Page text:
First, let me clarify that this is strictly speculation on my part. Things 3 has been around for 5 years now and I'm thinking that a version 4 must be coming soon. With that in mind, the upgrade will be either a purchase (remember each platform Mac, iPad, and iPhone is a separate purchase) or a subscription.

To get ahead of this possibility, I've been using the free version to Todoist to see if it meets my simple task manager needs. Not surprisingly it does. Plus it has several features that aren't currently available in Things.

  • Natural language entry (this is a big plus for Todoist)
  • More personalization options
  • App integrations (Fantastical)
  • More view options (plus boards)
  • Browser Extension for multiple browsers
  • And a web app

Back to Todoist?

#Apps #Mac #iOS

Check this video out for a quick review of everything that Apple announced today.

Tuesday, March 8, 2022, 2:06 pm PST by Juli Clover

Today's “Peek Performance” event was more exciting than we initially thought it would be, with Apple debuting a new Mac Studio machine and Studio Display alongside a 5G version of the iPhone SE with A15 chip and an M1 iPad Air with 5G chip.

#Apple #Mac #iPhone

Update March 8, 2022: I have been using this macro since 2017. Today it was brought to my attention that getting URLs from Safari no longer requires Apple Script. There is now a Token for that:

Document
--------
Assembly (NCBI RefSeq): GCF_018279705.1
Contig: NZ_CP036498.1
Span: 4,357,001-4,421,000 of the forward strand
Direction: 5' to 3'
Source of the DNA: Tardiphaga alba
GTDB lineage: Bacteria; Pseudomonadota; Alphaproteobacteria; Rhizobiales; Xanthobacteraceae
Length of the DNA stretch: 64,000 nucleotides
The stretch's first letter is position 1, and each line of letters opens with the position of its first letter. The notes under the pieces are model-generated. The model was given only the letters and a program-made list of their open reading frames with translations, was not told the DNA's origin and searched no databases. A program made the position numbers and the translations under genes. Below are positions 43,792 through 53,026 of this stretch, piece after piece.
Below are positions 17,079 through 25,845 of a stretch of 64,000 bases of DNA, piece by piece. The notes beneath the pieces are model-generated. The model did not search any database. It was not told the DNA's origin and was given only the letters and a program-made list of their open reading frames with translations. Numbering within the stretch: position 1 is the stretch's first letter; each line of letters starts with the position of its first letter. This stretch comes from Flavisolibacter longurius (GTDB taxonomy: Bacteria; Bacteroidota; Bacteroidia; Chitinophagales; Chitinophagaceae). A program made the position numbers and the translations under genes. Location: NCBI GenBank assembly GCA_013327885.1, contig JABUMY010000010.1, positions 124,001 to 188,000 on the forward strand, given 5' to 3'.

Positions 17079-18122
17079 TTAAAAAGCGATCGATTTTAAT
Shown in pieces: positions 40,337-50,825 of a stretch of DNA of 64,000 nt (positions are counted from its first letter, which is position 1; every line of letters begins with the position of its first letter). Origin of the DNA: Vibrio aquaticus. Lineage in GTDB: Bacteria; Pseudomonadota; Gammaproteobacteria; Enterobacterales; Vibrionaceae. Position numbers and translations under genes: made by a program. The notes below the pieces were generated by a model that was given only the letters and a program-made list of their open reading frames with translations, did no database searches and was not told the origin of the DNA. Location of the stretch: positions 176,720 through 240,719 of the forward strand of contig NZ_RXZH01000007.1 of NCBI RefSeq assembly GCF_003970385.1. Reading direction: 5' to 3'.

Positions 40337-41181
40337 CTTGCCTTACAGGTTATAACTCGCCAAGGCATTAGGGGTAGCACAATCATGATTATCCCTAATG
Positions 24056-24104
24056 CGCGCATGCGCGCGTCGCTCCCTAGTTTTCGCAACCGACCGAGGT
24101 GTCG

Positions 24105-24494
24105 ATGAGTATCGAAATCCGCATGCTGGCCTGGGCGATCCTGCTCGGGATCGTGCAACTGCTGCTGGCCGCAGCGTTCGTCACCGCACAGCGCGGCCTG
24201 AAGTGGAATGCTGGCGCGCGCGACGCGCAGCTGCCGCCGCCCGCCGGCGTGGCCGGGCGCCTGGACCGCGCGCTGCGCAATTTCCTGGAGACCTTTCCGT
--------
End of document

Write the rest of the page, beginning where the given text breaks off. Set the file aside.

Getting URLs from Safari is something that I do multiple times everyday. What this macro does is it gets the URL of the active tab in Safari, puts it on the clipboard, and then pastes it into whatever text I'm working on. I can't tell you how much time this has saved me over the years. It sure beats doing it by-hand.

#HowTo #Mac #Apps #KeyboardMaestro

I’ve written about launching Mac apps with keyboard shortcuts using Keyboard Maestro and Alfred now here’s how to do it using Raycast.

First launch Raycast (I use ⌥ spacebar). In the entry field type Extensions then select Applications from the Extensions list and for this example select Safari. Under the Hotkey tab, you’ll see Record Hotkey.

Click on the Safari Hotkey field and Record your keyboard shortcut. I used ⌥ S.

That’s it! From now typing ⌥ S will launch Safari.

Using keyboard shortcuts lets you perform actions faster and more efficiently, cutting down on mouse and trackpad usage.

By the way, if you’re not using Alfred you should be using Raycast. It does almost everything that Alfred does and it’s FREE.

#HowTo #Mac #Apps

Yesterday, I wrote about launching Mac apps with keyboard shortcuts using Keyboard Maestro. If you’re an Alfred user, you can do the same thing with an Alfred workflow.

As an example, here’s my workflow to launch Safari with the hotkey ⌥S. You’ll need the PowerPack to do this.

Step one is to create a new blank workflow.

Step two is to set up a hotkey trigger.

Step three is adding the Launch Apps action and dragging in the application(s) you want to open. The easiest way to do this is to search for the application or file in Alfred and drag it directly from Alfred's results into the action box.